Eldor Paul


Curriculum Vitae

Natural Resource Ecology Laboratory
Colorado State University, Fort Collins, CO 80523-1499
Phone: (970) 491-1990; E-mail: Eldor.Paul@colostate.edu

Bio Sketch

Eldor continues his lifelong interest in nature, people, and knowledge fed by an intense curiosity that started during his first eight years in a one room, log schoolhouse, with all years being taught by the same teacher. This teacher recognized his ever-inquisitive mind and made available to him a large, private library including books written by authors ranging from Dickens and Zane Gray to Mark Twain, in addition to a rich assortment of historical and geographical volumes. Growing up under the clear skies of Alberta with a profusion of stars, northern lights, and a diverse range of bird and animal species, where a cold climate was ever-present, led him to ask, “How does nature work?” This life-long interest and ever quizzical mind about the field of soil science and natural resource ecology drove him to increasing his knowledge and devoting his career to acquiring answers to questions about basic and applied applications in agronomic, ecological, microbiological, biochemical, and biogeochemical, which are still of great importance to the human race today. Eldor also continues to foster his mental and physical capabilities by working at a grassland–forested ranch in the foothills above Ft. Collins.

Education and Training

University of Alberta              Soil Science                                        B.Sc., 1954

University of Alberta              Soil Science                                        M.Sc., 1956

University of Minnesota        Soil Microbiology                                Ph.D., 1958

Research and Professional Experience

2004-present   Professor Soil and Crop Sciences. Colorado State University

2000-present   Senior Research Scientist/ Scholar, Natural Resource Ecology Lab, Colorado State University

1994-2000       Professor, Crop and Soil Sciences, Michigan State University

1985-1994       Professor and Chair, Crop and Soil Sciences, Michigan State University

1980-1985       Professor and Chair, Plant & Soil Biology, Univ. of California, Berkeley

1970-1980       Professor, Soil Science, University of Saskatchewan

1972-1973       Visiting Professor, Institute of Ecology, University of Georgia

1964-1976       Associate Professor, University of Saskatchewan

1959-1964       Assistant Professor, University of Saskatchewan

Ten Significant Publications

Paul, E.A. 2015. Soil microbiology, ecology and biochemistry: an exciting present and great future built on basic knowledge and unifying concepts. In Soil Microbiology, Ecology and Biochemistry.  E.A. Paul (ed.). Academic Press, pp. 1-14.

Paul, E.A., S. Kravchenko, S. Grandy and S. Morris. 2015. Soil Organic matter dynamics: Controls and Management for Sustainable Ecosystem Functioning Pages 104-134 In S.K. Hamilton, J. E. Doll, and G. P.Robertson (ed.), The ecology of agricultural landscapes: long-term research on the path to sustainability. Oxford University Press, NY, NY., USA.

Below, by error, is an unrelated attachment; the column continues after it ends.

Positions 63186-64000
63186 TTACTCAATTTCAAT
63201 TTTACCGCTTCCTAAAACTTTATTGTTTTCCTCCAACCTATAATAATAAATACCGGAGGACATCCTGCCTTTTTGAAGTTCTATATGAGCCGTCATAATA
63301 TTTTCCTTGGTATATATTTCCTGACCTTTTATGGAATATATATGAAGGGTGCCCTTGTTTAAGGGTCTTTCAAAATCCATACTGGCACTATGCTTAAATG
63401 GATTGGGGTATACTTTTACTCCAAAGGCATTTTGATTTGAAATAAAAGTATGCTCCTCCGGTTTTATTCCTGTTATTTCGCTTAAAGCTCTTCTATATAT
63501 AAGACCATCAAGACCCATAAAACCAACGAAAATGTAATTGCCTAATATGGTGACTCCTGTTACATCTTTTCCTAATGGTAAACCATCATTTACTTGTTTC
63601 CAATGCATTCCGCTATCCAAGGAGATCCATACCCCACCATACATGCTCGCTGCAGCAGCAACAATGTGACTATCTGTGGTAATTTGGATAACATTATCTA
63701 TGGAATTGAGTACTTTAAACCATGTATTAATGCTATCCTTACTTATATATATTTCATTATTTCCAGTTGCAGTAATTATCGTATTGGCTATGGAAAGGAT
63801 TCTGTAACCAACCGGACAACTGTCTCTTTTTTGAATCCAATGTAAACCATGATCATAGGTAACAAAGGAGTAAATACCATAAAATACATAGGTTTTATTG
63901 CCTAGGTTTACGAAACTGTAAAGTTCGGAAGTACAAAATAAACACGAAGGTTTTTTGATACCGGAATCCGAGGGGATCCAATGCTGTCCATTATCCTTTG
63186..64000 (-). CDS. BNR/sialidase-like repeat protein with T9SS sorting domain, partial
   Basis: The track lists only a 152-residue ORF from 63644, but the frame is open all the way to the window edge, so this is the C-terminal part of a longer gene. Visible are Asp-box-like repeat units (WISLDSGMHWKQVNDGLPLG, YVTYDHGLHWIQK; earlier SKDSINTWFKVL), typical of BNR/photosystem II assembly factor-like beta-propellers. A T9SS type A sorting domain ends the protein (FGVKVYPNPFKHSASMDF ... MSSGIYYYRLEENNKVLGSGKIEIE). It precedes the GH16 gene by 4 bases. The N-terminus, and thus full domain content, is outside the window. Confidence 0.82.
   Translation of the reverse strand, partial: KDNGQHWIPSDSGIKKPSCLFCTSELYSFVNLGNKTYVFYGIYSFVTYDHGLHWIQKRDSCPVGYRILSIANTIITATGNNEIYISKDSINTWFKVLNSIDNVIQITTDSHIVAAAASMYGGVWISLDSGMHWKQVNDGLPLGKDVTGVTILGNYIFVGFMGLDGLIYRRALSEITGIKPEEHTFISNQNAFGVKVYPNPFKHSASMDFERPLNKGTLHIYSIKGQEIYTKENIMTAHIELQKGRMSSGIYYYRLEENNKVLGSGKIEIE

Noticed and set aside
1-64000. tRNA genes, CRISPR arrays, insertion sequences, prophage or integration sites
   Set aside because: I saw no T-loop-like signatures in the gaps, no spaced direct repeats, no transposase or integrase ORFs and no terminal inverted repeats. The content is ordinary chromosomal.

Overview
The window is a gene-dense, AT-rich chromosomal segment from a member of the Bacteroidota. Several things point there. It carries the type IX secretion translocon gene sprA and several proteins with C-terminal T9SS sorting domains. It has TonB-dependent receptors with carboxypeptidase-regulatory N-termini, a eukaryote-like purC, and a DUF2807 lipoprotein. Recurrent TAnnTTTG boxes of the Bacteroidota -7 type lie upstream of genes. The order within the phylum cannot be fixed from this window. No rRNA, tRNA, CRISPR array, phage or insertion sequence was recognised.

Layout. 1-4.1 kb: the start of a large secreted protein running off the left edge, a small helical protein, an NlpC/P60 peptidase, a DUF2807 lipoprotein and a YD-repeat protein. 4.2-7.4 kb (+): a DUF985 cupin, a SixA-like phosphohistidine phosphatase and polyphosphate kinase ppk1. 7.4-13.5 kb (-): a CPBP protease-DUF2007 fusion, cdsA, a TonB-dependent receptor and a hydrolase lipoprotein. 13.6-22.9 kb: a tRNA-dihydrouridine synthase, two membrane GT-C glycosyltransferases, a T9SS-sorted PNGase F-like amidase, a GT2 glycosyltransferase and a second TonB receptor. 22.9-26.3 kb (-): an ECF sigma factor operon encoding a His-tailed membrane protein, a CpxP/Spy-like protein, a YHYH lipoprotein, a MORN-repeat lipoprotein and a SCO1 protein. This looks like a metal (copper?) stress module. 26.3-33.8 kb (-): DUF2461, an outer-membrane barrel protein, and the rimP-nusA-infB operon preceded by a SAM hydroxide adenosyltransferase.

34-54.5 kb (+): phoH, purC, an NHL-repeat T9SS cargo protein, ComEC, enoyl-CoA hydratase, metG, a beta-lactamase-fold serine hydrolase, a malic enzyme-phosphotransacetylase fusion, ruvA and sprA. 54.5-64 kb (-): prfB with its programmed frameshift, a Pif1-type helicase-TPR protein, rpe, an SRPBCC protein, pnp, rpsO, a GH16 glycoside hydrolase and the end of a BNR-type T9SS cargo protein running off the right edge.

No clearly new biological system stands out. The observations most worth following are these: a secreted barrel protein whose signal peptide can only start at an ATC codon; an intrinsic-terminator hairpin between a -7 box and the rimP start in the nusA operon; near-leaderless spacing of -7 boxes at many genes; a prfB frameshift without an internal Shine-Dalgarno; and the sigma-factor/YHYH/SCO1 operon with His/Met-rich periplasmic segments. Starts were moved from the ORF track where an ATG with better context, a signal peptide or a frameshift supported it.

Pisana. O., K.M. Hills, D. Courtier-Murias, M L. Haddix, E. A. Paul, R. T. Conant, A.J. Simpson B. Arhonditsis and M.J. Simpson. 2014. Accumulation of aliphatic compounds in soil with increasing mean annual temperature. Organic Geochemistry 76: 118-127.

Li, D., C. Schädel, M.L. Haddix, E A. Paul, R. Conant, J. Li, J Zhou, and Y Luo. 2014. Differential responses of soil organic carbon fractions to warming: results from an analysis with data assimilation. Soil Biology and Biochem. 67: 28-36.

Hinckley, E.S., W. Wieder, N. Fierer ,and E.A. Paul. 2014. Digging into the soil beneath our feet: Bridging  knowledge across scales in the age of global change. EOS 95: 11:95-97.

Calderon F.J., M.L. Haddix, R.T. Conant, K. Magrini-Blair and E.A. Paul. 2013. Mid-infrared spectroscopy as a method of characterizing changes in soil organic matter. Soil Sci. Soc. Amer. J. 77:1591-1600.

Cotrufo, F., M. Wallenstein, C. Boot, K. Denef, and E.A. Paul. 2013. The molecular efficiency matrix stabilization (MEMS) framework integrates plant litter decomposition with soil organic matter stabilization. Do labile plant inputs form stable soil organic matter? Global Change Biology doi10.1111 GCB 2113.

Hurrisso, T., J.B. Davis, J. Brummer, M.E. Stromberger, M.M. Mikha, M.L. Haddix, M.R. Boohers, and E.A. Paul. 2013.  Rapid changes in microbial biomass and aggregate size distribution in response to changes in organic matter management in grass pasture. Geoderma 193-194:68-75.

Mellor, N., J.J.Hellerich, R. Drijber, M. Stromberg, S.J. Morris and E. Paul. 2013. Changes in ecosystem carbon following afforestation of native sand prairie. Soil Sci. Soc Amer. J. doi.102136/ssaj201220237

Wallenstein, M.D., M.L. Haddix, E. Ayres, H. Steltzer, K.A. Magrini-Bair, and E.A. Paul. 2013. Litter chemistry converges with decomposition and changes more rapidly when decomposed at home. Soil Biology and Biochemistry 57:311–319.

Synergistic Activities

  • Editor: Soil Microbiology, Ecology and Biochemistry, 4th Academic Press. Widely used in English. Previous editions translated into Chinese and Korean; Soil Biology Section Handbook of Soil Science, Elsevier
  • Advisory Scientist NSF- NEON, USDA
  • National and international scientific lectures on soil organic matter controls and dynamics
  • Extensive paper, grant, and personnel reviews and letters of reference

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